Satellite Internet Gets Serious

starlinkPlans to launch thousands of satellites to provide internet services across the globe haven’t gotten much attention in the past. The ideas sounded utopian. Past satellite internet efforts had failed. The leading firms (like OneWeb) were mostly unknown. Elon Musk has lots of detractors.

But three recent events have moved the topic of satellite internet from “speculative” to “probable” in many people’s minds.

First, OneWeb raised $1.25 billion in its current round of funding, a number hard to ignore. OneWeb has raised $3.4 billion to date.

Second, Amazon announced plans to launch a constellation of 3,236 internet satellites. Amazon has the technical acumen, resources, and (relatively soon) launch resources to be taken very seriously.

Finally, SpaceX announced that its first launch of Starlink Satellites will include 60 prototypes – a number two or three times higher than most anticipated for a single launch. The satellites are stacked on top of each other like cassettes (see photo above). Gwynne Shotwell, CEO of SpaceX, says that there will be up to six additional Starlink launches just this year.

There is a major race underway to essentially rebuild the internet in space. Most attention to this point is focused on the technology and economics of the race. But what will be the secondary and tertiary effects of a new internet reaching billions of people for the first time?

The Technocratic Oath

mdSilicon Valley moves fast. A major reason for the success of technology companies in the Valley is speed. The combination of talent, funding and experience found in the region gives many startups significant first-mover advantage as well as the ability to scale quickly.

And importantly, there is a pervasive obsession with speed. Companies launch “minimum viable products” that will “fail fast”. Facebook auspiciously encouraged staff to “move fast and break things”. The most important imperative is to get the product to market, receive feedback, fix bugs, and iterate.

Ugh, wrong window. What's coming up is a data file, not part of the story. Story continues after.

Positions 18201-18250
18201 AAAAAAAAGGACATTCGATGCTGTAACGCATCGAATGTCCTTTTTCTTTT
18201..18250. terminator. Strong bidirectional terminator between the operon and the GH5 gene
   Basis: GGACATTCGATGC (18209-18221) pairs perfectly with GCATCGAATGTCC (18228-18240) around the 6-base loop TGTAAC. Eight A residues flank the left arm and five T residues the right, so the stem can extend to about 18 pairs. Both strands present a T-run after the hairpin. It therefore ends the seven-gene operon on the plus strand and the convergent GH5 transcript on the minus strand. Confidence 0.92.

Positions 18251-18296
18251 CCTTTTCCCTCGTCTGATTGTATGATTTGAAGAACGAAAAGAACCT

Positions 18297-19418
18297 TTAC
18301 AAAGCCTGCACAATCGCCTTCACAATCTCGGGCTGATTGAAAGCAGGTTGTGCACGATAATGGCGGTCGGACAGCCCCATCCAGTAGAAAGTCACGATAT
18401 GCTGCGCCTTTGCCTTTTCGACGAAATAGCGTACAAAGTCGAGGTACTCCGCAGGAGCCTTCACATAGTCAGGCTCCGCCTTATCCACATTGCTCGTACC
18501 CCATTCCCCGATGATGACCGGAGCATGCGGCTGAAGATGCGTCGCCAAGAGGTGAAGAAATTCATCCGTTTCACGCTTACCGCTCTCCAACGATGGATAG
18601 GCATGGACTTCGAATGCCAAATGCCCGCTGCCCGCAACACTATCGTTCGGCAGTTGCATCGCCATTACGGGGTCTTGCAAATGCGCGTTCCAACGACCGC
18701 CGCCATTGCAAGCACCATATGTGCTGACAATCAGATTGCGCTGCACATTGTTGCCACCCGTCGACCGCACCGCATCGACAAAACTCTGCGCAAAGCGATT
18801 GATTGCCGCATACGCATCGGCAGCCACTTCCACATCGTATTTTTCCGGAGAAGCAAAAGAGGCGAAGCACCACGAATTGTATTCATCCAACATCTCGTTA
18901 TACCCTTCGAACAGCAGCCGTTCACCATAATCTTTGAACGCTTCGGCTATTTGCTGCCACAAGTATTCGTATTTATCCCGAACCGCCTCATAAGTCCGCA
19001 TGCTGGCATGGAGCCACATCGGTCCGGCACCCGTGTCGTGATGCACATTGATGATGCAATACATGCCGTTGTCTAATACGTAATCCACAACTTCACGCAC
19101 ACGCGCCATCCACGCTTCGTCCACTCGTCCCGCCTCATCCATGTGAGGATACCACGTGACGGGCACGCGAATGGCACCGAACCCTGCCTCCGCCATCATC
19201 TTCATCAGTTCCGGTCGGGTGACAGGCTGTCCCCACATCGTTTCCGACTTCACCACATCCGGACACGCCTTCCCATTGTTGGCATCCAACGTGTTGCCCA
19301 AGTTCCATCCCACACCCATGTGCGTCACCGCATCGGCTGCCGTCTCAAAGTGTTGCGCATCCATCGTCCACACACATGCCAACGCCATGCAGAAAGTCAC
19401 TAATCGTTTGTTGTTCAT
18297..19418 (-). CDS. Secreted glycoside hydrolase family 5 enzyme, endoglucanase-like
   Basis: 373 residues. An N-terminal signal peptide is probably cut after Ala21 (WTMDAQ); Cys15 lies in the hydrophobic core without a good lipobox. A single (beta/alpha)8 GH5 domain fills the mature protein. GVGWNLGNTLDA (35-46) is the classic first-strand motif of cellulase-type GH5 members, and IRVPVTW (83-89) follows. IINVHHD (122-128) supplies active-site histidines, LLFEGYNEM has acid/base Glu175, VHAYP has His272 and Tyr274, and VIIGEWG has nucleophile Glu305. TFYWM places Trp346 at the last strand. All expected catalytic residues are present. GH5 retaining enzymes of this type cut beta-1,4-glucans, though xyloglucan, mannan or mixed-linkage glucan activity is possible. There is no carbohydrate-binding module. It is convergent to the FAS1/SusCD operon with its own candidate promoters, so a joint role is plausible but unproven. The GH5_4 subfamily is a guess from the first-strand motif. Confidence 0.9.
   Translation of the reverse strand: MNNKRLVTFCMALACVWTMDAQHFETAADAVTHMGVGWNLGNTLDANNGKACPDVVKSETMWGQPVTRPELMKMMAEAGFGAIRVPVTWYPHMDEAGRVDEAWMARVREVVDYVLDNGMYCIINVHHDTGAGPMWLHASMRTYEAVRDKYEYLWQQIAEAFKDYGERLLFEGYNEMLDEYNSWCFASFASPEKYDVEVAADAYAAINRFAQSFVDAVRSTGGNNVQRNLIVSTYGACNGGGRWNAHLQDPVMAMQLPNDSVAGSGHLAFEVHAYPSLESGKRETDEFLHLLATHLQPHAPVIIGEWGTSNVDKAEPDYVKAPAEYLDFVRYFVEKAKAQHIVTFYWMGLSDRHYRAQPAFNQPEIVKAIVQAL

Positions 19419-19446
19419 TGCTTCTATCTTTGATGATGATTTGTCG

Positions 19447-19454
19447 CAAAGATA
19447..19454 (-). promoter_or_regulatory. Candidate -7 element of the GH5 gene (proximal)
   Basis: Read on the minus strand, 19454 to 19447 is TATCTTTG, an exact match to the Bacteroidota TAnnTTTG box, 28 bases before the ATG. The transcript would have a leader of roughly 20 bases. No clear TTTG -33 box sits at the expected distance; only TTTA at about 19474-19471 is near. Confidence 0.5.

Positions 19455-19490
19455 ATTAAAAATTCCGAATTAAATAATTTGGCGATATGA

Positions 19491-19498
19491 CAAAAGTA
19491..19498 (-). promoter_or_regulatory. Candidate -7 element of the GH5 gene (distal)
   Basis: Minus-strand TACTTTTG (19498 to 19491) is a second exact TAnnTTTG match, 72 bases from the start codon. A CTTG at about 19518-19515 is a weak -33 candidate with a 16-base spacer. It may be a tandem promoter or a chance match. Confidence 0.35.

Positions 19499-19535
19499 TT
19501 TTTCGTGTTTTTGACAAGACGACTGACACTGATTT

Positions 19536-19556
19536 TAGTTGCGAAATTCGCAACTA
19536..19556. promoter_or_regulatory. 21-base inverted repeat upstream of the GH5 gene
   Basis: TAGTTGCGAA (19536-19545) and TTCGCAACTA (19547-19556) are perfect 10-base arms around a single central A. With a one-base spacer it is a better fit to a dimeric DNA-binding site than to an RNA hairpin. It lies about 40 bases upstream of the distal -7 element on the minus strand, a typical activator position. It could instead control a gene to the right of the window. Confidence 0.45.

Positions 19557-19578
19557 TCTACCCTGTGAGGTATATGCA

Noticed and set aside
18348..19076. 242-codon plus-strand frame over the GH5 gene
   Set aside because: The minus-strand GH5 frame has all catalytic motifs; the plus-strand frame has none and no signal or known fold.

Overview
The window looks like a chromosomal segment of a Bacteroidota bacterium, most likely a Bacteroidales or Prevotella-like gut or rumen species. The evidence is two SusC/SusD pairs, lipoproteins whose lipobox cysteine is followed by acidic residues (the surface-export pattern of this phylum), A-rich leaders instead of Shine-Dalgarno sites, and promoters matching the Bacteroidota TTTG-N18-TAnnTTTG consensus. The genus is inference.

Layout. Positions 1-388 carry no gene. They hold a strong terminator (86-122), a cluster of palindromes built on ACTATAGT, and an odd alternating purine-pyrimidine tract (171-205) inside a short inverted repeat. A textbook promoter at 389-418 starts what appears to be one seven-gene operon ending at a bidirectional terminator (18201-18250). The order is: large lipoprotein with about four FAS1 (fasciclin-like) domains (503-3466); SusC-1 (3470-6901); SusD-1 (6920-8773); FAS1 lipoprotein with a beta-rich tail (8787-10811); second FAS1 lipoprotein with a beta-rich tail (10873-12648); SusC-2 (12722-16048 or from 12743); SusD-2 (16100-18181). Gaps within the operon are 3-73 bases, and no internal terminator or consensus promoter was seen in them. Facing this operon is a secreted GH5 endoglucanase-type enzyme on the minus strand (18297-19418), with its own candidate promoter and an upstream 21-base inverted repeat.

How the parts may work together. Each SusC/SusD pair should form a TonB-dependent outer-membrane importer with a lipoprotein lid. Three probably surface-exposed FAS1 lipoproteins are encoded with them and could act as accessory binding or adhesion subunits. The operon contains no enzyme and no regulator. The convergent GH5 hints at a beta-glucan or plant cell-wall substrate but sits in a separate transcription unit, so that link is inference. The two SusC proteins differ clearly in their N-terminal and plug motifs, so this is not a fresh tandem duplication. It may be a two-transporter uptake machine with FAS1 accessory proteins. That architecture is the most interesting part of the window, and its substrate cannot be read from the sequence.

This approach works great when you are launching, for example, software to link your phone to your car stereo.

But what about the major platforms that at current scale have major societal impact? What if “breaking things” represents major social disruption? It’s great if Facebook supports small businesses and enables photo sharing, but what if it also facilitates election tampering, hate speech, or in the case of Myanmar, genocide?

As Tom Wheeler describes in his latest book From Gutenberg to Google: The History of our Future, the greatest impact of new technologies generally isn’t their direct influence, but secondary and tertiary influences. Gutenberg knew that the printing press would facilitate communications, but didn’t know that it would facilitate the Protestant Reformation.

So how should technology companies, with their growing societal influence, think about their responsibilities?

Actually we know the answer: Primum non nocere.

Every medical student learns the Hippocratic Oath, an important part of which invokes “First, do no harm”. From day one students are taught that innovation in medicine needs to be coupled with responsibility for the well-being of the patient.

Thank goodness it is such. Could we imagine, for example, a major pharmaceutical company launching a new cancer drug that only worried about a “minimum viable product”? Aspired to “fail fast”? Sought to “move fast and break things”? It’s unthinkable. If a new ointment cures your rash but makes your skin fall off as a side effect, that isn’t good. Physicians understand that.

As such, medicine has both a culture and approach of considering secondary and tertiary effects of innovation at every step. Products are tested rigorously for side effects. The government spends billions monitoring drug safety. If problems are discovered, drugs or products are immediately recalled.

It is now apparent that technology innovation needs to be equally cautious. Sometimes the stakes are low: if my phone doesn’t link effectively to my car stereo, it’s not the end of the world. But when companies reach the scale and influence where they can facilitate crime, abet violence, or undermine democracy, the secondary and tertiary impact of their products absolutely need to be considered at every stage. This impact needs to be monitored. And just as with a rogue drug, dangerous technology innovations need to be recalled.

It’s time for the technology sector to take a page from medicine and agree to a “Technocratic Oath”.

What should it be?

For starters, it should include the words first penned twenty five centuries ago: “First do no harm.”